The Canaanite woman was happy to beg for only the scraps of God’s grace.  Is the Eucharist something you would be willing to beg for?  Most of us have never been in a situation where we were deprived of the sacraments.  But far too many of us have turned away from them by choice or by neglect.  We have taken God for granted.  Today, as we start a new semester at WCU, and as many begin their college career away from home for the first time, I pray that you never take God’s gift of the sacraments for granted.  Today is the first Sunday that many of you will go to Mass not because your parents make you go, but because you want to give God worship and commune with Him.
Worshiping with the Church every Sunday and making a habit of prayer every day, help to keep us humble.  These things help remind us each day that we are dependent upon God and should be thankful for all He gives us.  But make no mistake.  We should not strive for humility thinking that humility will merit God’s favor.  This is false humility.  Humility does not merit God’s favor: humility is recognizing that nothing merit’s God’s favor.  Therefore humility allows us to approach God not with the cry of modern man — “I deserve…!” — but with the plea of the Canaanite woman, “Please, Lord…”  Only the humble heart can receive God’s grace, because only the humble heart knows it must ask for it.  May we all have such humility.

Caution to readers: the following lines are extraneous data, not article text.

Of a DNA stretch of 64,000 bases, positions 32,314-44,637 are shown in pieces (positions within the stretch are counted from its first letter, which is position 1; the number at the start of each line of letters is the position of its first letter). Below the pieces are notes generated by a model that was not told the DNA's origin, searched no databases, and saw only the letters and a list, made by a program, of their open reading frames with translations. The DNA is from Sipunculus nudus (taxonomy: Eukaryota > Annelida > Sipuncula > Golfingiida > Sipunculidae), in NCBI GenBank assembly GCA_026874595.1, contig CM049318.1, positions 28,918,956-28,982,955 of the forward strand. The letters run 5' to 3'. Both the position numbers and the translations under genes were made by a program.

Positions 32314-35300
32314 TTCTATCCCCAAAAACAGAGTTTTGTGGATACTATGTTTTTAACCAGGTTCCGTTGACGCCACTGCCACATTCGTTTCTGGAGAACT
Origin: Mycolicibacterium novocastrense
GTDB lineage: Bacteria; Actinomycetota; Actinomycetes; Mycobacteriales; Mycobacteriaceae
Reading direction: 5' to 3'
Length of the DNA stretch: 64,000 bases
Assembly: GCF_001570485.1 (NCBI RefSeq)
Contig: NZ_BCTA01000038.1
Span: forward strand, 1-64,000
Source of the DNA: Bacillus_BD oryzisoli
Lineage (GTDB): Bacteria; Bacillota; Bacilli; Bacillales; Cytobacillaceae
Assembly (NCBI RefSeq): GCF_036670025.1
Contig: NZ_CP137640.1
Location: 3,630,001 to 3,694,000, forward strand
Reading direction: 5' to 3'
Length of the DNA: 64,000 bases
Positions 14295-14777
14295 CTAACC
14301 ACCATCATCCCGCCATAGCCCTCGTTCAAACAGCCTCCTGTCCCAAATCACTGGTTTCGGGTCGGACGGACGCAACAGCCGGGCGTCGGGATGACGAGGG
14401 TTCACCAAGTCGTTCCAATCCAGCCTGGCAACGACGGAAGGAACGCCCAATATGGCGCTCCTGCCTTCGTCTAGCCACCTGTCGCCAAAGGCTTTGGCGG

During your time at WCU, know that you are in my prayers, and in the prayers of the larger CCM community.  Know that we are here for you whenever you need us, but more importantly, know that Christ is here for you.  You will form many new relationships during your college years and those relationships will form who you are.  The most important relationship you can develop is you relationship with Christ.  CCM is here to help facilitate that relationship in any way we can.  It starts today with Sunday Mass, with the Eucharist, the “source and summit of our faith” (Lumen Gentium 11).  You don’t have to beg for scraps.  You are invited to the feast.

WCU Catholic Campus Ministry
Matthew Newsome, MTh, campus minister
(828)293-9374  |   POB 2766, Cullowhee NC 28723